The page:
D&D Hack: A Scarlet Letter

Image result for scarlet letter M

Previously I posted about adapting D&D so that combat is no longer fatal, which I have yet to test, but I thought of a deeper idea to add to that hack: a scarlet letter. Obviously I’m referring back to the Hawthorne novel, but in this case, a different letter with a different meaning.

First, start with D&D and the additional hack or house rule that combat is no longer fatal. When a character or monster is beaten down to 0 or negative hit points, what it represents is that they are defeated, but not necessarily dead. But in conversation with my friend and collaborator Aric, we thought that this house rule would make it more interesting when a foe or monster did want to fight to the death. It would be all the more threatening in a setting where the players had gotten used to these non-lethal combats as the norm.

Now, the addition. I thought it would be interesting if only monsters who could be killed were able to kill. And I thought it would be interesting if this was marked out on the character sheet somehow. So, for example, if a player wants their character to be able to kill a monster or another NPC, they just wrote “Monster” on the character sheet, or checked the Monster box or something. Then I thought it would be even more interesting if this mark was literal, in the game world itself. The character marks themselves with a red “M.” If a foe or monster is marked with a red “M” then you know ahead of time that this is a fight to the death. Only creatures with a “M” can kill. It’s definitely a meta-game element, something akin to a creature having a red outline in a video game, or some other visual marker that is obvious to the player but not literally part of the fictional world.

I thought this was really interesting. You have to take that step, identify yourself as a monster, in order to kill your enemies, but you are vulnerable to any creature with the ‘scarlet letter.’ Is this too heavy-handed? Maybe. It could be interesting for a convention game, maybe, or a game with kids. I like, as an experiment, that it is a visible distinction that you have to make. It’s a clear choice, and of course, there is probably no way to remove the “M” once it’s in place. (Maybe an atonement spell? That would give that spell a really cool purpose)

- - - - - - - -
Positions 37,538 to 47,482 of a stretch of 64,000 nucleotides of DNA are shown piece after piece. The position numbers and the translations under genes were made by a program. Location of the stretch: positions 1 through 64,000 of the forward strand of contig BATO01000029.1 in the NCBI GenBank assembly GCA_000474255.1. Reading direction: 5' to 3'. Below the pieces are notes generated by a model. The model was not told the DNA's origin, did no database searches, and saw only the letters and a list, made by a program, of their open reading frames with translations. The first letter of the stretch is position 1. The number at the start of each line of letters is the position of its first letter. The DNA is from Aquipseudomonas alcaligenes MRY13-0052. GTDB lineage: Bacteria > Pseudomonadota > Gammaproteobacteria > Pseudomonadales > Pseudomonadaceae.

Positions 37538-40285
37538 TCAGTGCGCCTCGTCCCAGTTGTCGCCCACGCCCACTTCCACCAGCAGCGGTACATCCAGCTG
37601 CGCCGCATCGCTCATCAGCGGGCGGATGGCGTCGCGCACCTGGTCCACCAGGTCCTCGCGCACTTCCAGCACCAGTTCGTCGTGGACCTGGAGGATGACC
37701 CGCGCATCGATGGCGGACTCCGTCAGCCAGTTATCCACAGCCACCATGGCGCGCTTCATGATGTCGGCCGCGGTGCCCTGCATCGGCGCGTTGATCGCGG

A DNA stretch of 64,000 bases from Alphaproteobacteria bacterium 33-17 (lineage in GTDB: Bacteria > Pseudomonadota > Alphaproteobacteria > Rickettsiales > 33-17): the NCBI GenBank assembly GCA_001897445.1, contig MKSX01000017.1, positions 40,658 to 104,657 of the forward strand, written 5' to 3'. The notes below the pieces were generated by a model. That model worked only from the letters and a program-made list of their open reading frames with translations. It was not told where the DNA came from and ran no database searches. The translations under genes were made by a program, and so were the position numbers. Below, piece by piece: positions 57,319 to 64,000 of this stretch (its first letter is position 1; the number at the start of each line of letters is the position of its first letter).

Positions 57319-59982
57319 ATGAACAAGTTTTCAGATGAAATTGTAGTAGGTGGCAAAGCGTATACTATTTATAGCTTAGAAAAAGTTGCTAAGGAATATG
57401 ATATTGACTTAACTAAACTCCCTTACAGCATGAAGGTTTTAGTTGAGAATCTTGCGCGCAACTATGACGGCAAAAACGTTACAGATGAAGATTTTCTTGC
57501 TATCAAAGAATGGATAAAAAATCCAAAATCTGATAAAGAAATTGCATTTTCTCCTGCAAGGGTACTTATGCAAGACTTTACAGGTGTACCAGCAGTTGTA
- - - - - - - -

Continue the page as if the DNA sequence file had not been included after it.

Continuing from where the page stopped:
How to explain this mark? Maybe the PCs are part of a simulation, or an alien experiment on violent behavior, or inmates in a magical prison. Who knows? Maybe it’s just a weird thing about the world, like aboleths and Vancian magic. I mean, it’s not like D&D makes sense to start with. But I like how this plays with the old D&D trope of some intelligent creatures being “monsters” – having something intrinsic about them that makes them stand out as threats. I like applying this to the PCs and non-“monster” races. I do have to think more about how to implement it, though.

It makes me think of Mist-Robed Gate, an indie rpg by Shreyas Sampat with a mechanic whereby, if you want to try to kill another character, you literally stab their character sheet with a knife. There are other games I’ve read about where you point a knife at a character at the table if you are attacking them, or outwardly mark lethal intent in other ways, but I like the idea of an obvious move that opens up the possibility of lethality when that isn’t the norm. The ‘scarlet letter’ M is just another way to do that.

Image result for D&D tpk

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